Pakistan PM leaves for Saudi Arabia amid bailout speculation

FILE PHOTO: Cricket star-turned-politician Imran Khan, chairman of Pakistan Tehreek-e-Insaf (PTI), speaks after voting in the general election in Islamabad, Pakistan July 25, 2018. REUTERS/Athit Perawongmetha/File Photo

ISLAMABAD (Reuters) - Pakistani Prime Minister Imran Khan left for Saudi Arabia on Tuesday, the foreign office said, amid speculation he may be seeking economic assistance from a staunch ally instead of another IMF bailout.

Khan, on his first international visit since taking office last month, was accompanied by Finance Minister Asad Umar and Foreign Minister Shah Mehmood Qureshi at a time when the country is trying to avert a balance of currency crisis stemming from a large current account deficit.

Analysts say a fresh bailout package from the International Monetary Fund, which would be its 13th since late 1980s, is inevitable.

But Umar recently said an IMF rescue was a “fallback option” and that the government was exploring other avenues for assistance, which was broadly interpreted as Islamabad seeking help from China and Saudi Arabia, both of which have provided vast loans in the past.

“The Prime Minister will call on His Majesty King Salman and hold a bilateral meeting with the Crown Prince,” Pakistan’s foreign office said in a statement. “The two leaders will discuss issues of bilateral interest.”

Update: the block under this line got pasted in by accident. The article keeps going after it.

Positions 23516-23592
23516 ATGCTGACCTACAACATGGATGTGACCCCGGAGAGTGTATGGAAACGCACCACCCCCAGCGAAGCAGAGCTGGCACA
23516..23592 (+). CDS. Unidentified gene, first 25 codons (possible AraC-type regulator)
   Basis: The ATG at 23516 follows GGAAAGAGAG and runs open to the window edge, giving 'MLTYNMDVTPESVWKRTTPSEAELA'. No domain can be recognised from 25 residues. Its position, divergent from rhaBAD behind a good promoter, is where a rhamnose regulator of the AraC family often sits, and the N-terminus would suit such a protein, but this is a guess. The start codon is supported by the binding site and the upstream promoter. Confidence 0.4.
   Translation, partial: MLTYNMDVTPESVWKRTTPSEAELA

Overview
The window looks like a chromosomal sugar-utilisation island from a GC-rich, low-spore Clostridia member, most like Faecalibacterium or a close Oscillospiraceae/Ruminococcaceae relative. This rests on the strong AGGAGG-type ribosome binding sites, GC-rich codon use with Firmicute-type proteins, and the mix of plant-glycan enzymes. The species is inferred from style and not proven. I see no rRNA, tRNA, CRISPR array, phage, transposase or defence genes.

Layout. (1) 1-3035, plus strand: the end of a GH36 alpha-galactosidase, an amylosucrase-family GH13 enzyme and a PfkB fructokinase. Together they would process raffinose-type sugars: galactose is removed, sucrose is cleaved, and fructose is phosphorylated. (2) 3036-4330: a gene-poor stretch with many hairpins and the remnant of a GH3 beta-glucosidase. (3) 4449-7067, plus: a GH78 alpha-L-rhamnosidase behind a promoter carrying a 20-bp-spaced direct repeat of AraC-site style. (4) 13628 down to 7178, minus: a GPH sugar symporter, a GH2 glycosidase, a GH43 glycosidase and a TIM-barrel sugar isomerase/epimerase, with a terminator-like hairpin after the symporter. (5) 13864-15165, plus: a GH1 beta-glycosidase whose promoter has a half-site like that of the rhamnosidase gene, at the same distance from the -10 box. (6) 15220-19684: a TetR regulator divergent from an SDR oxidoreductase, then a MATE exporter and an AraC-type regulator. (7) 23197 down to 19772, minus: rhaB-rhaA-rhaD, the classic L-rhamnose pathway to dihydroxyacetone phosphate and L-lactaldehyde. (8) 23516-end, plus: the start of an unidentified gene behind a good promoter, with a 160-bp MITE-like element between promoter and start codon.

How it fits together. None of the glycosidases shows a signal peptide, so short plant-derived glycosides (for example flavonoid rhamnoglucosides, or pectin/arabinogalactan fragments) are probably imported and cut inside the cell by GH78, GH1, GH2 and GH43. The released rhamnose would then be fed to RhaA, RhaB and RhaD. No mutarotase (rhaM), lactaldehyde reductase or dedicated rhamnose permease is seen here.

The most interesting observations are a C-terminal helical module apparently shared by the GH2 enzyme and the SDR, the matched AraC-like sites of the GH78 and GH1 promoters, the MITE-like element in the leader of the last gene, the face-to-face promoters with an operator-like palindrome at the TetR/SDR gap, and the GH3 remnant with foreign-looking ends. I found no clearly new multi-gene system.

In 2014, six months after Pakistan obtained its last IMF bailout, Saudi Arabia loaned Pakistan $1.5 billion, which the government used to strengthen its rupee currency.

Pakistan’s current account deficit widened 43 percent to $18 billion in the fiscal year that ended June 30, while the fiscal deficit has ballooned to 6.6 percent of the economy.

Khan’s government came to power on the back of populist assurances to root out corruption and reduce poverty. Since taking office, the government has initiated a number of symbolic austerity measures while promising social welfare reforms.

The government on Tuesday announced tax increases for middle and high-income earners and a spike in import duties on luxury products in a bid to raise 183 billion rupees($1.48 billion) in additional revenue.

Writing by Saad Sayeed